strong active motion to determine don excursion. The importance of tendinous sutures is particularly
the relative safety of each method the use of a peripheral circumfer- important in light of the finding
(Fig. 8, Table 1). From this assess- ential epitendinous suture at the that gapping of tagged flexor ten-
ment, it appears that only the six- completion of a tendon repair has don repairs is associated with
strand repair can be considered safe been demonstrated by the obser- poorer clinical results.
from rupture throughout the entire vation that such sutures may pro- On the basis of data from pub-
period of unstressed healing. vide a 10% to 50% increase in lished reports,16,17 it appears to be a
Unfortunately, six-strand repairs, flexor tendon repair strength safe assumption that a horizontal-
such as those described by Sav- accompanied by a significant mattress or running-lock peripheral
age,12 are technically difficult and reduction in gapping between the circumferential epitendinous
may damage the tendon excessively tendon ends. These benefits have suture will increase the strength of
or compromise its nutrition or abil- been further confirmed by experi- two-strand repairs by at least 40%,
ity to heal. ments that apply cyclic loads to the or about 700 g of repair strength to
each core suture repair, and that the
improved strength will be main-
tained throughout the healing
period. The addition of this 700 g of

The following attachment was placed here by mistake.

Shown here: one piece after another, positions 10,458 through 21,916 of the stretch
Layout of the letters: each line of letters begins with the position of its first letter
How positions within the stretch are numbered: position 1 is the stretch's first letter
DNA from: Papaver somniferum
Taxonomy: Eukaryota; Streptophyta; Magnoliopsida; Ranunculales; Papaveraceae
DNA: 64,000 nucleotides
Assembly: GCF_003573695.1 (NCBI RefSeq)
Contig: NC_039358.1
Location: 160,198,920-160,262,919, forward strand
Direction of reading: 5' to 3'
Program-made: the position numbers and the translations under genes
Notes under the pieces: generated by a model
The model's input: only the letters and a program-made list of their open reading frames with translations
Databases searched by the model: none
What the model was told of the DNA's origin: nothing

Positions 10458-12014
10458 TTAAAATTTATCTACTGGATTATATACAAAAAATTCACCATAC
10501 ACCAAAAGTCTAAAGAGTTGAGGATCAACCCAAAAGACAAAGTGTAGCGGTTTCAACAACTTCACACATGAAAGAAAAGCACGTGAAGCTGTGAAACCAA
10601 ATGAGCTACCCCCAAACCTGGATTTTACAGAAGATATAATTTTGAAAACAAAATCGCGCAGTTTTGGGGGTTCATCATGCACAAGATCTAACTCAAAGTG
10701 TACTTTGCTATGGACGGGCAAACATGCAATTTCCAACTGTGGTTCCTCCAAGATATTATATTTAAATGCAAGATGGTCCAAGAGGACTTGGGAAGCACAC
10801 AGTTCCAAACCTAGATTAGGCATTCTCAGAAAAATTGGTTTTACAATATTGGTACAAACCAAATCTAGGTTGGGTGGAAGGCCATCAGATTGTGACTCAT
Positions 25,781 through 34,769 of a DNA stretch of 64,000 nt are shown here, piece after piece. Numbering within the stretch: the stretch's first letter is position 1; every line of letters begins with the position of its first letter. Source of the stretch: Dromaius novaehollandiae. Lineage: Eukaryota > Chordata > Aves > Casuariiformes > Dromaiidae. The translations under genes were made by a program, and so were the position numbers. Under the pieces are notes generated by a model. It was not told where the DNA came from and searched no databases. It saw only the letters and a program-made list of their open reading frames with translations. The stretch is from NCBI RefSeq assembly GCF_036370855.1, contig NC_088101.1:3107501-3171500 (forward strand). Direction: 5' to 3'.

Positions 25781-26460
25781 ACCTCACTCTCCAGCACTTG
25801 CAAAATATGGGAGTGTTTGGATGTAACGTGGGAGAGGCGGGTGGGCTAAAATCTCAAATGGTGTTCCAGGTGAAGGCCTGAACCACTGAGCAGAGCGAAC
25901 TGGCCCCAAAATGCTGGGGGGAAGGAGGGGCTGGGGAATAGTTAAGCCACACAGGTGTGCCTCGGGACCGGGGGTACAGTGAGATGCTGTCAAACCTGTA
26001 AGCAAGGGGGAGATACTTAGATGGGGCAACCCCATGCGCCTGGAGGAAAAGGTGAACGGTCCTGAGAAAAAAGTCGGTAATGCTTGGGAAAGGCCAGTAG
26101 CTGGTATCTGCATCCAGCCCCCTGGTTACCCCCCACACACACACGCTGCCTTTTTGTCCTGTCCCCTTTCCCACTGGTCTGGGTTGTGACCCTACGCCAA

repair strength to the values
already presented for two-, four-,
and six-strand repairs performed
without epitendinous sutures
demonstrates the increased safety
that can be obtained (Fig. 10, Table
2). The safety of a four-strand core-
stitch repair combined with a run-
ning-lock or horizontal-mattress
circumferential epitendinous stitch
should permit even light composite
grip during the entire healing

Fig. 8 Estimated strength to failure (measured in grams) for two-, four-, and six-strand
Sheath Repair
flexor tendon repairs performed without the use of epitendinous sutures. In recent years, many surgeons
have advocated repair of the flexor
tendon sheath after tendon suture.
Table 1 The stated advantages of sheath
Estimated Repair Strength Without Epitendinous Suture repair are that it would serve as a bar-
rier to the formation of extrinsic
Type of 0 1 3 6 adhesions, should provide a quicker
Repair Weeks Week Weeks Weeks return of synovial nutrition, would
act as a mold for the remodeling ten-
Two-strand 1,800 g 900 g 1,200 g 2,200 g don, and should result in better ten-
Four-strand 3,600 g 1,800 g 2,400 g 4,200 g don-sheath biomechanics. Two
Six-strand 5,400 g 2,700 g 3,600 g 6,500 g
disadvantages are that sheath repair
is often technically difficult and that

50 Journal of the American Academy of Orthopaedic Surgeons

James W. Strickland, MD

the repaired sheath may narrow, Rehabilitation further loading results in tendon
restricting tendon gliding. There breakage. Because the strain resulting
have been a number of conflicting Theory of Early Postrepair from the application of a small force to
laboratory and clinical studies Motion Stress a tendon is probably the result of
regarding the biologic and biome- Splints and exercise programs are changes in the restricting scar, it
chanical benefits of sheath repair, and now routinely used early in the appears to be biologically effective to
no clear-cut advantage has yet been postrepair period in an effort to assist impart small but frequent forces in
established. A number of autoge- the functional recovery by influenc- opposite directions in an effort to
nous and synthetic materials have ing the biologic process of collagen modify and elongate restrictive ten-
been employed to restore sheath con- synthesis and degradation.21 Favor- don adhesions.6,22,23 Although some
tinuity, including tendon, fascia, able remodeling of the scar around a excellent research is being carried out,
extensor retinaculum, peritenon, healing tendon is best accomplished there is still inadequate documenta-